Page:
A Kohn-headed argument
Kohn constructs a pedagogical strawman
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In his most recent missive, Alfie Kohn decries “the pedagogy of poverty”—i.e.: the “drill and kill” method of rote instruction that he sees being thrust upon many low-income students in public district and charter schools around the nation. And on that front, we couldn’t agree more. No students, low-income or otherwise, should be forced to choke down lackluster coursework through lazy pedagogy. But then he kept on writing, as he so often does, falling into emotion and false dichotomies, his logic becoming increasingly murky. He implies, for instance, that having tight classroom management and routines is antithetical to students being able to think deeply about issues. Nonsense. Oftentimes, that is exactly what’s needed to create conditions in which students can learn. Going further, Kohn insinuates that high-performing charters (we assume he means models like KIPP, Achievement First, et al.) are not high-performing at all; the students have been taught to succeed on tests and all traces of intellectualism have been stripped from their schools. Wrong. Done well, many of these schools help push students far beyond low-level test questions. What’s more, plenty of their teaching techniques are effectively used in suburban and private schools around the country as well. (Catholic schools are, for example, known for their tight culture and strict rules—and their long history of success at educating poor children.) There are plenty of thoughtful criticisms to be leveled against plenty of reform efforts—criticisms that the reformers themselves struggle with every day. Kohn, however, fails to make any of them.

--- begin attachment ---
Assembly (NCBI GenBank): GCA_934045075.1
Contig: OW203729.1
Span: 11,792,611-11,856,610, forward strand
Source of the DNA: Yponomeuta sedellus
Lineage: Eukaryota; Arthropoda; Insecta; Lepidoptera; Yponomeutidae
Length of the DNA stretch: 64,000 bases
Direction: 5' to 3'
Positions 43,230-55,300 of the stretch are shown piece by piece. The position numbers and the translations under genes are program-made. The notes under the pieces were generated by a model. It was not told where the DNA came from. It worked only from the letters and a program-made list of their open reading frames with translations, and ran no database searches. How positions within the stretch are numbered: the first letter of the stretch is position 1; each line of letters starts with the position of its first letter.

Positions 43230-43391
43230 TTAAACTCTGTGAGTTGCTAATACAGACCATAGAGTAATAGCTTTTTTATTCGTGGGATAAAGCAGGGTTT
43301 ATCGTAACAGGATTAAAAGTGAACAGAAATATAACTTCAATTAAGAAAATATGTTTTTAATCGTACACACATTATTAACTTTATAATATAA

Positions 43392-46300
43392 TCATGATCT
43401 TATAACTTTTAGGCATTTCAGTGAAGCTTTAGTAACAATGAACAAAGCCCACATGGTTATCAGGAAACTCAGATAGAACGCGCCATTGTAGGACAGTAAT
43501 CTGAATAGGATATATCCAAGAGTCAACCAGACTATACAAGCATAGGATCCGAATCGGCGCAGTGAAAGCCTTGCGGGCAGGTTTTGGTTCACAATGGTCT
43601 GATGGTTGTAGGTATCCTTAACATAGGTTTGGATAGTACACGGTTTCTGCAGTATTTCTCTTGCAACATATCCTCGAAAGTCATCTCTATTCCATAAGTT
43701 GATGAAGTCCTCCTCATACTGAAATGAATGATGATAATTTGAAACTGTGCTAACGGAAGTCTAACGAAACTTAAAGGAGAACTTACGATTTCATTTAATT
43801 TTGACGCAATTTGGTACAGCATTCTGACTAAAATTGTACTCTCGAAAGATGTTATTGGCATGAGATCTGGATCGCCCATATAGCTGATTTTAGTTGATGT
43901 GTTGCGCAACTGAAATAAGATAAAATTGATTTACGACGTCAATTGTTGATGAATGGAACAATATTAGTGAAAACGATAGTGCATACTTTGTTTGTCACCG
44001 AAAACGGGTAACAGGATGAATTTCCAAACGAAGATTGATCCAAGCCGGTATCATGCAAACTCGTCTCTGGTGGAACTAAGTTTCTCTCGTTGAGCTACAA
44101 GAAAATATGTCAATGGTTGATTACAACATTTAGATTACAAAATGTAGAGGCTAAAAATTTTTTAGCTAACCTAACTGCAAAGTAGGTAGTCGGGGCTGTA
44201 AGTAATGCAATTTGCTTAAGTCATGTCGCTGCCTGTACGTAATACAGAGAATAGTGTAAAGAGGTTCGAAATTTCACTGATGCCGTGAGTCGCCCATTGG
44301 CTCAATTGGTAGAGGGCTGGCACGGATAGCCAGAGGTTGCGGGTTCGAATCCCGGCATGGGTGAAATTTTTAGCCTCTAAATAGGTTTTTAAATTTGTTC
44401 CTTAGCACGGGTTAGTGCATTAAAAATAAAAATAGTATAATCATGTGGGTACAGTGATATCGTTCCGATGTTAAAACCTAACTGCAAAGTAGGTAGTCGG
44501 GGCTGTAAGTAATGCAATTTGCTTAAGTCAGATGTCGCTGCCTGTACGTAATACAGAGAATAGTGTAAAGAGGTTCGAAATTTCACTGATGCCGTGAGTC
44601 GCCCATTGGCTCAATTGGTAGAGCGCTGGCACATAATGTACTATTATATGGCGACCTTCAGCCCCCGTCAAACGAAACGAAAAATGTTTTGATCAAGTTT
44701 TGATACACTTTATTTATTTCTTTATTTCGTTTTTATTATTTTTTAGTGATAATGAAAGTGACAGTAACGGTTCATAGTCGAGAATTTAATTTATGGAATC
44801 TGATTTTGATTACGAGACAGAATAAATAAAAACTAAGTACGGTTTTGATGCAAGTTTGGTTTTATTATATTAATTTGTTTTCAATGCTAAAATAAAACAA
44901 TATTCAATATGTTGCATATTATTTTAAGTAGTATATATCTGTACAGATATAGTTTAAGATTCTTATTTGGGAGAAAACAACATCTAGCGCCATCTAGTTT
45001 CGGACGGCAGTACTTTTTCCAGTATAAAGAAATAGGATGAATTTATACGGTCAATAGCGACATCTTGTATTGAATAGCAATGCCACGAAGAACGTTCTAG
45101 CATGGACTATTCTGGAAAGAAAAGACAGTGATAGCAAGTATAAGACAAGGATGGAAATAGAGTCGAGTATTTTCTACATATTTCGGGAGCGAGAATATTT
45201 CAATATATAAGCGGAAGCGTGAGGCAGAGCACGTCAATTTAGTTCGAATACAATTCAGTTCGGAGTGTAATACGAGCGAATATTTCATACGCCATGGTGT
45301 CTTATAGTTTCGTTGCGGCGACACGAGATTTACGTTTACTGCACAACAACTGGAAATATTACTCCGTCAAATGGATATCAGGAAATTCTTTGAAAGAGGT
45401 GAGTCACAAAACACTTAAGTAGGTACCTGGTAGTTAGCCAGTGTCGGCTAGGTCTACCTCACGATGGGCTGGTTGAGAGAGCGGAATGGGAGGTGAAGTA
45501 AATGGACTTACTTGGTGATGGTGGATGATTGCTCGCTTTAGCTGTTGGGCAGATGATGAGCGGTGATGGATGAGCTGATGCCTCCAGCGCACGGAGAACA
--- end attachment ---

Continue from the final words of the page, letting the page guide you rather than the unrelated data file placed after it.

“Poor Teaching for Poor Children…in the Name of Reform,” by Alfie Kohn, Education Week, April 27, 2011.
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